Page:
atop a creamy risotto spiked with shiitake, toasted pine nuts
and laced with a shallot marmalade and wild mushroom jus,
it’s one dish that is completely wolfed down, regardless of
who I’ve seen order it. My husband enjoyed the New York sirloin,
prime dry-aged and served with delectable bone marrow, truffled
potato “napoleon,” grilled asparagus and enriched with a caramelized
shallot sauce. A dining friend rhapsodized about the sesame-seared
ahi tuna, served perfectly and lightly cooked over wasabi
mashed potatoes and baby bok choy and pickled ginger with
a miso-soy glaze.
Molino also shows a deft hand at scallops, often featured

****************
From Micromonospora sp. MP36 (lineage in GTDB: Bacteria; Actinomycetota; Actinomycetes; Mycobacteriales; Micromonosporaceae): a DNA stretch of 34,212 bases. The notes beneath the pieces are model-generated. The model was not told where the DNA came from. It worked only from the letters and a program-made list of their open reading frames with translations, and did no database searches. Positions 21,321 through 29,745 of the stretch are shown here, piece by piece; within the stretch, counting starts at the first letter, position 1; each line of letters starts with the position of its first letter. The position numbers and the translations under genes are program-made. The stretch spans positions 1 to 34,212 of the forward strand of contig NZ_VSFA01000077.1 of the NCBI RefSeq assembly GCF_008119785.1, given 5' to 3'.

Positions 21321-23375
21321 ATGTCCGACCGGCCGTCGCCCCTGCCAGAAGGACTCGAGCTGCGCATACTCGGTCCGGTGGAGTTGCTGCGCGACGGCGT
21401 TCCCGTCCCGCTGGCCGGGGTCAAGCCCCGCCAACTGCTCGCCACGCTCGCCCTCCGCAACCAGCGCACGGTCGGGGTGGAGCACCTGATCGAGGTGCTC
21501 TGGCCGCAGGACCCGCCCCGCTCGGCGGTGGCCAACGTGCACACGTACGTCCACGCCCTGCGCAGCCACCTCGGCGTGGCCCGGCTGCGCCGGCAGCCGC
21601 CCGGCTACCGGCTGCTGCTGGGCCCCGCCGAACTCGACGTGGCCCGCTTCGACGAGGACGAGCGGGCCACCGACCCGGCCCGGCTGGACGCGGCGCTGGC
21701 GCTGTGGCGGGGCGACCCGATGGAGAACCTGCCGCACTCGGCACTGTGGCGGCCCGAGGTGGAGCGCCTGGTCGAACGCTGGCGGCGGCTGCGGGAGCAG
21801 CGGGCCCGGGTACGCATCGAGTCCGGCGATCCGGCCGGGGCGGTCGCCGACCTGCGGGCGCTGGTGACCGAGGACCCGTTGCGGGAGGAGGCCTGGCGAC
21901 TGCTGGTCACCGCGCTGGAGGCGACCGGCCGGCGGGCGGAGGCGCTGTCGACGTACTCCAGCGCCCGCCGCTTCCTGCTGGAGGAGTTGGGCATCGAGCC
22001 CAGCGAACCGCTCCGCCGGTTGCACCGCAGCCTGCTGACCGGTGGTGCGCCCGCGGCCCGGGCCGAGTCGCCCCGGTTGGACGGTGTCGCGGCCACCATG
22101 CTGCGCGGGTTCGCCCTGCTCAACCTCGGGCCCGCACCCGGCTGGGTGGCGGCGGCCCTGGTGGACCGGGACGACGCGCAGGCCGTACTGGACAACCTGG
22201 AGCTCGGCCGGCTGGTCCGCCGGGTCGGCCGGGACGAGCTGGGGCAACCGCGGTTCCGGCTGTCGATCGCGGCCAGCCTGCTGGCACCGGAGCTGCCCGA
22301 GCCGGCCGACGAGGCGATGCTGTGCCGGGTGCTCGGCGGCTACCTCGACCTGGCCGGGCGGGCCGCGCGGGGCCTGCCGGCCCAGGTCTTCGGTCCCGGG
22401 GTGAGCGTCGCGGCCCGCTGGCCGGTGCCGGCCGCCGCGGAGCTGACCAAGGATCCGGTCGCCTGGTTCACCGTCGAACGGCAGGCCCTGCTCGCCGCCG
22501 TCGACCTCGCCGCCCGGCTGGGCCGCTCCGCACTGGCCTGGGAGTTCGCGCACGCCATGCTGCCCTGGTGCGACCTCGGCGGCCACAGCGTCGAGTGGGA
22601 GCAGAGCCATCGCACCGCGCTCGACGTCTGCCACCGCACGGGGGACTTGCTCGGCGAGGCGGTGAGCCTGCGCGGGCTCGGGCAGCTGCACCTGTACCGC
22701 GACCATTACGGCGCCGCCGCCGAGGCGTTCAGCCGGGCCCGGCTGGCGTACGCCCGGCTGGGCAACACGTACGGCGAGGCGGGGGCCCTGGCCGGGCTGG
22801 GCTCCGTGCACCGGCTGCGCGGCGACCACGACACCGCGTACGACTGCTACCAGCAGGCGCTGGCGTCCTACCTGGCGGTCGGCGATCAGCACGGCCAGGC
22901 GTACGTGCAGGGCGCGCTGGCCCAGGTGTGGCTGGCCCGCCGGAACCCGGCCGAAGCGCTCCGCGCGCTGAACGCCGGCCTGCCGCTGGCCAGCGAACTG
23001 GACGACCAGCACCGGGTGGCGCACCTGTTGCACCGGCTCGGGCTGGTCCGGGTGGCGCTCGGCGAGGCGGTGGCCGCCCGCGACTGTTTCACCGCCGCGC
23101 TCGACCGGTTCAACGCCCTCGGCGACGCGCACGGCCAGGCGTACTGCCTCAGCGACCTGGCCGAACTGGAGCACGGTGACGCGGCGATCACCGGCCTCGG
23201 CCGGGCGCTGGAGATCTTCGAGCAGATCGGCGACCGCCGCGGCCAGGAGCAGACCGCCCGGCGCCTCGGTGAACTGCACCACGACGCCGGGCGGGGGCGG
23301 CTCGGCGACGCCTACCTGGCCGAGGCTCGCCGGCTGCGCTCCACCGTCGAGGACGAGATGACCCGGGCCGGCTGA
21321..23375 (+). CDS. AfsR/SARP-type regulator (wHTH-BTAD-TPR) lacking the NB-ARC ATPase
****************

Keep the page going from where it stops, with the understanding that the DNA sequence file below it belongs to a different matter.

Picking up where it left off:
as a special. Among the so-called classics, the crispy duck
confit is a masterful rendering of the French standby, and
Molino pairs it well with lentils, roasted beets, baby arugula
and, for a needed shot of acidity, sherry vinaigrette. Braised
lamb shank, with rosemary scented couscous, golden raisins
and roasted baby vegetables, is a welcome dish on cooler nights—one
wonders how, if at all, this section of the menu will change
with the warmer weather upon us. Only the bouillabaisse, which
I’ve tried twice, has failed to excite me. While the scallops
and shrimp are good and firm, and the broth’s saffron and
fennel flavorings are delicate and haunting, the bass has
been overcooked and, worse, included the dark fatty part of
this fish that most American diners prefer to do without.
Just about all of the mains are executed with precision, although
I can’t help but think about the most recent season of Top
Chef, in which contender Cliff finally got the boot because
his dishes and their presentation were just a little too .
. . textbook. “Hotel cooking” is how hosts Tom Colicchio and